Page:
Be forewarned that the MRI may not show full extent of your damage. Based on the MRI, my surgeon said the surgery would be about an hour and I'd be back to swimming in about 3-4 weeks. Once he scoped the shoulder and looked around, surgery took almost two hours and it was about 3-4 months before I was doing anything that resembled real swimming.

My surgery was when I aged up to 50 so we must be the same age. While it's a bummer to miss out on your age-up year, you can totally recover and swim almost as fast as before. I currently train about 4,000 meters five times per week and my surgical shoulder feels great (knock on wood). Good luck with your surgery and recovery.
Karlene

swimslick
January 31st, 2013, 03:41 PM
Just over 12 weeks out after surgical repair for a torn/avulsed labrum (Bankart tear). I started kicking just under 6 weeks out and still am today, but hopefully I get clearance for breaststroke next week. There is a meet in late April that my coach thinks that I'll be ready for (ie, perhaps a short breaststroke and/or free event) but I'm skeptical. If I am able to attend, it will be 24 weeks post-surgery.

Lots of good info above...my experience thus far is similar. It was hard to get answers for many questions I had before the surgery, because they couldn't really say what the full extent of the damage was without getting in there first. Luckily for me, my damage was also "clean" and fairly minimal (only needed 3 anchors, which is considered minimal for repairing an avulsion - but that is a lot more than just a clean-up). I'm not sure if a 1cm tear in the supraspintatus is considered minimal or severe (perhaps a good question to ask) - but that will likely affect your recovery time.

Since in recovery, I've found that getting my strength back as been easy compared to getting my range back. They tightened me up real good, but I'd say I'm at 70-80% range right now. I've actually been keeping a blog throughout the whole process, so if you want the full details feel free to check it out by clicking on my info.

I will also emphasize the icing component. I did have the pump system and was pretty much hooked up to it for 3 days straight after the surgery. I do believe it helped a LOT, but watch out for freezer burn! Also, get some new fins and a snorkel, and be prepared for your legs to be in pain ALL the time. :)

ALM
January 31st, 2013, 05:37 PM
Jim's surgeon, Dr. Derek Cuff (yes, that's his real name), did a study to test out two different theories regarding appropriate physical therapy during the first 12 weeks after surgery.

"Prospective randomized study of arthroscopic rotator cuff repair using an early versus delayed postoperative physical therapy protocol," by Derek J. Cuff, MD, and Derek R. Pupello, MBA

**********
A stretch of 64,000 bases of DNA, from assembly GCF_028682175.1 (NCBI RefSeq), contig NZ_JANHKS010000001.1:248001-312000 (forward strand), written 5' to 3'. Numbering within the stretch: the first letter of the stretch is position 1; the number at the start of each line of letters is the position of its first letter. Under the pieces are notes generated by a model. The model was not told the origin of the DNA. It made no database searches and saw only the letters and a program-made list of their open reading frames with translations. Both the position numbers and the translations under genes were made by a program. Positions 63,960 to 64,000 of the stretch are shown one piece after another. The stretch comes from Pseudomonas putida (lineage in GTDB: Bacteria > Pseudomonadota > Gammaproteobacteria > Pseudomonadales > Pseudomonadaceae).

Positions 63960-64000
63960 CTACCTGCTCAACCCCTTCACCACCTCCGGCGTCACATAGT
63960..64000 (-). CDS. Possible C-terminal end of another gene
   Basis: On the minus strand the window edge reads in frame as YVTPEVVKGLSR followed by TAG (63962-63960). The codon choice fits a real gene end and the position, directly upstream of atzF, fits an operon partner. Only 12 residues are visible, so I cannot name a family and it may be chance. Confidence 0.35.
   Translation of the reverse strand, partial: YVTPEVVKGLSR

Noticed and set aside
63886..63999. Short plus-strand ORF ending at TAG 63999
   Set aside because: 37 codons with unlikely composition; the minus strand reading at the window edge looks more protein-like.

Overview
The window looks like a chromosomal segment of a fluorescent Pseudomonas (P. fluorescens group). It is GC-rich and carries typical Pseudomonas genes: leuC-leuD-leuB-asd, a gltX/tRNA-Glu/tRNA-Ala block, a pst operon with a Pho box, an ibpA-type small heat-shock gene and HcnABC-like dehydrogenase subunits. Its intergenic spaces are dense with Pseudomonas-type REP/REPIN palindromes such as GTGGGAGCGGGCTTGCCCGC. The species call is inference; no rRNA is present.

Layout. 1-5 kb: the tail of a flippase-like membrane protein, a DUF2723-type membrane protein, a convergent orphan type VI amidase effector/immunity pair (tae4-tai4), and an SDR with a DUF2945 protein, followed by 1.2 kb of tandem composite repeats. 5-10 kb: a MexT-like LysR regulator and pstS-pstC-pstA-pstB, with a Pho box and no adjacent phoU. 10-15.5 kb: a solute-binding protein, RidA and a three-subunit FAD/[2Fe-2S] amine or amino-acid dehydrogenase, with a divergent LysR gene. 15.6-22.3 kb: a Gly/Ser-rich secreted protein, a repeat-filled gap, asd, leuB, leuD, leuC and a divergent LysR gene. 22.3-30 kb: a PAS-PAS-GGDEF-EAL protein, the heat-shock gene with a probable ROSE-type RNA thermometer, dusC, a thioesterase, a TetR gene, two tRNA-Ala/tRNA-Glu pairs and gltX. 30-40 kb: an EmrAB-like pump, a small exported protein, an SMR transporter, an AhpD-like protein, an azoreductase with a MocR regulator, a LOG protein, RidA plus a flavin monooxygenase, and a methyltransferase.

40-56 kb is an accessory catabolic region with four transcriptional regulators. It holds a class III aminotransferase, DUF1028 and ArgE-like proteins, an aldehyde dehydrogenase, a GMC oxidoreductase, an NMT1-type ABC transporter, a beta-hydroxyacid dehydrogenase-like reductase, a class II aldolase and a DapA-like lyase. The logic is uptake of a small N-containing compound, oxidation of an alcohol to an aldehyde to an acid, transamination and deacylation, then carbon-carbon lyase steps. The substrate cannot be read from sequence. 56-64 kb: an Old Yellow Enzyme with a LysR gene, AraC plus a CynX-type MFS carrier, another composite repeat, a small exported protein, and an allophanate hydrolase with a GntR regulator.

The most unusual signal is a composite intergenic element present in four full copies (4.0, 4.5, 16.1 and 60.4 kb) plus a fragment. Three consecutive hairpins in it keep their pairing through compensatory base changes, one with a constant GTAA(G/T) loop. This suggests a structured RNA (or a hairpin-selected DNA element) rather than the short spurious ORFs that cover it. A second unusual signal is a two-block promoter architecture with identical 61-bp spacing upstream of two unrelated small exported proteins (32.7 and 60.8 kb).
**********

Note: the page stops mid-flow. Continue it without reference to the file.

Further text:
He gave me permission to post his paper, which appeared in the Journal of Shoulder and Elbow Surgery, in our forums. It is attached to this post.

If I understood his explanation, the outcome of the study was that it is better not to do much physical therapy during the first 12 weeks post-op.

Anna Lea Matysek

ALM
January 31st, 2013, 10:57 PM
A couple more comments after reading Jim's full post above.

First, about the ice bag - we bought one at Walgreen's. It was worth the $12.00 or whatever it cost. It's much more durable than trying to use plastic bags. I think we bought the medium size and Jim wished that we had bought the larger size.

Also, I think that almost all of Jim's swimming yardage at this point is still with fins, so make sure you have a couple of pairs that you like.

Anna Lea

sunruh
February 1st, 2013, 12:36 PM
If I understood his explanation, the outcome of the study was that it is better not to do much physical therapy during the first 12 weeks post-op.

well i totally blew that!

SLAP tear surgery on 6/16
swimming with it on 8/12 granted slowly and using full fins
on 9/12 went from full fins to burners
10/18 got rid of the burners
raced on 11/20 and did 2 TopTenTimes in the 50 and 100 fly scm.
i think the results show me doing pretty well at the Clovis Nats :D

swimslick
February 1st, 2013, 02:00 PM
If I understood his explanation, the outcome of the study was that it is better not to do much physical therapy during the first 12 weeks post-op.

Anna Lea Matysek


I actually did a bit of research on this prior to surgery. What my brief meta-analysis found is that there isn't really a consensus on which is better: PT ASAP or PT later. A few studies found that patients who started PT ASAP generally felt better / returned to normal functioning life sooner, but it did not affect the long-term outcomes. That said, my doc wanted me to start PT within a week after surgery (which I did).